One of the most rewarding aspects of my work has been returning to places where I helped design pollinator habitat. It is incredibly satisfying to witness the transformation of mowed lawn or marginal areas filled with invasive or other non-native plants into thriving, valuable ecosystems that support the hum of bees, butterflies and other beneficial insects. This rewilding of the landscape is a significant part of the Xerces conservation mission.
Over the past decade, Xerces has worked with thousands of farmers and land managers to build over a million acres of habitat. Each of these projects, no matter how small, is meaningful and important to us. Our staff spend hours on the details, fine-tuning the mix of plants to suit the local conditions and support as many species as possible, determining how the site will be prepared and installed, and finding ways to protect the resulting habitat from pesticides.
We strive to create the highest quality habitat possible each time we are given the opportunity to expand biodiversity and help working lands come alive with the buzzing of insects.
Catchment habitat designed to capture nutrient and sediment runoff, like this flowering prairie strip at Neal Smith Wildlife Refuge in Iowa, may be more ubiquitously contaminated with pesticides used in nearby crop fields than other types of habitat in agricultural landscapes. Photo: Lynn Betts, NRCS/SWCS (Flickr)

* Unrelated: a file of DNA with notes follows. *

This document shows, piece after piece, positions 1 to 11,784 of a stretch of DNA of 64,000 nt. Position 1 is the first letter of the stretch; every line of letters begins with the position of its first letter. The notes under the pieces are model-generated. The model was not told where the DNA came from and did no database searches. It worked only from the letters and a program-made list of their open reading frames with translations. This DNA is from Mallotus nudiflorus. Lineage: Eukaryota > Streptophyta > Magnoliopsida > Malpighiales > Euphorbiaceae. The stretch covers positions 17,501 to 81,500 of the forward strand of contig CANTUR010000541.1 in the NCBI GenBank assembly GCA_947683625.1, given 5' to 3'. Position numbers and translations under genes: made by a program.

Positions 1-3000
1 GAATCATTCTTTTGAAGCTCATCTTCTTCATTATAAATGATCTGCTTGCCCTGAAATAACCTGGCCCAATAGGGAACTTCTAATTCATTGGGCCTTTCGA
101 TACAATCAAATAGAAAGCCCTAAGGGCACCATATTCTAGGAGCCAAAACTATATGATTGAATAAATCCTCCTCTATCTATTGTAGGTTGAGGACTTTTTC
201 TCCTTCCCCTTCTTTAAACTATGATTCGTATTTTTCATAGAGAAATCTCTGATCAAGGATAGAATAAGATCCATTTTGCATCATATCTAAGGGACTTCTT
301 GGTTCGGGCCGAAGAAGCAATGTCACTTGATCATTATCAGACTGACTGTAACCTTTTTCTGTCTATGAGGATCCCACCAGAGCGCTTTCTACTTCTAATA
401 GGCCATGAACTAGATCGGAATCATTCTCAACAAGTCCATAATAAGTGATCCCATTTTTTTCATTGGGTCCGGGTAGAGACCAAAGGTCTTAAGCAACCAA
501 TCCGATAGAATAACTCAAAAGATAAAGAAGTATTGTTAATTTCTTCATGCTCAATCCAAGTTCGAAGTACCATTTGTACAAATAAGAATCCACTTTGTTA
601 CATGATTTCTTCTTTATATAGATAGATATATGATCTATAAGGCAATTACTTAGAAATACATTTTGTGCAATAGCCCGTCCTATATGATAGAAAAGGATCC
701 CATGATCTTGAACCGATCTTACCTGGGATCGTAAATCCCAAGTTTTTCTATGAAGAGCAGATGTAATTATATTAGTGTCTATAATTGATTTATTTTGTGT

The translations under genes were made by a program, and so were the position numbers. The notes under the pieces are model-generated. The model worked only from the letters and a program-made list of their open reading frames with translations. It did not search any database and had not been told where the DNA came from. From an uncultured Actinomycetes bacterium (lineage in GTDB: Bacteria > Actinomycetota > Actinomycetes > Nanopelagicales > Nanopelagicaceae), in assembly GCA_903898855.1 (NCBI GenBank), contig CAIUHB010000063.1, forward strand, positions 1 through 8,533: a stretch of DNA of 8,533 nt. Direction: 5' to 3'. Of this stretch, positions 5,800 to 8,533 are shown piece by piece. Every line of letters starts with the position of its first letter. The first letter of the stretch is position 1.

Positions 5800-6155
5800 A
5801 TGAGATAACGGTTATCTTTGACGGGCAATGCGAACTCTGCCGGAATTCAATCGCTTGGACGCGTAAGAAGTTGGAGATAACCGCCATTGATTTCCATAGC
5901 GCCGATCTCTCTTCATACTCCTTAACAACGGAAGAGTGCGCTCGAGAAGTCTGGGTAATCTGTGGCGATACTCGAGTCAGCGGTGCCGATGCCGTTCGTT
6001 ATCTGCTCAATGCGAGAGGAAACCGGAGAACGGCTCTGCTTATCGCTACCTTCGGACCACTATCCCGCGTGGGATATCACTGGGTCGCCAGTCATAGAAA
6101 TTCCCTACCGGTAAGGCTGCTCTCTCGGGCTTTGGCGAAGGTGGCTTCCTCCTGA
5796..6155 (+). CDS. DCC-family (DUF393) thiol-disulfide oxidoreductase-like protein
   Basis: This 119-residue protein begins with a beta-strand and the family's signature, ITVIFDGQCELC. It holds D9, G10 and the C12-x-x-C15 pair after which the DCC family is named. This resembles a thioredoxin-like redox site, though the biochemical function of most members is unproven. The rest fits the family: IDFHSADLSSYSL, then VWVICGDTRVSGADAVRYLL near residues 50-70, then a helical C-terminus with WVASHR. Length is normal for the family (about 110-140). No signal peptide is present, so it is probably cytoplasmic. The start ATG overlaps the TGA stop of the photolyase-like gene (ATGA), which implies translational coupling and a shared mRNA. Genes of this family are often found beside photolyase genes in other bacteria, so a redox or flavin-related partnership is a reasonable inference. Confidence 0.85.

How Xerces incorporates science into our conservation actions
Let’s review the key takeaways from our dive into recent research on the risks of pesticide contamination of pollinator habitat, this time from the lens of our conservation work:
Flowering habitat that provides food and shelter for pollinators is critical for sustaining populations of these insects in all landscapes. Pesticide contamination reduces the quality and value of habitat, as pesticide exposure can reduce insect survival and reproduction. Xerces will always encourage actions to reduce pesticide risk, as reducing pesticide use and mitigating risks will improve the quality of habitat and the ability of insects to survive and thrive. With limited resources, we will always prioritize high quality habitat in areas that are lower risk for pesticide contamination.
Butterfly milkweed (Asclepias tuberosa) blooms on a farm insectary strip in Minnesota (Photo: c. Karin Jokela)
Seeking systems-level change in agriculture
We also advocate around the risks posed to plants and wildlife by overreliance on herbicides for weed management across millions of acres of herbicide-resistant crops.
For myself, when I feel overwhelmed at the scope and complexity of the problems we are trying to tackle, I reflect on the buzzing of insects in habitat I’ve helped to restore, or walk outside to watch the wild and vibrant lives of insects, birds, and other wildlife in the perennial beds I’ve labored to build around my house. We may not have all the answers now, but the solutions remain simple: more wildlife habitat, fewer pesticides.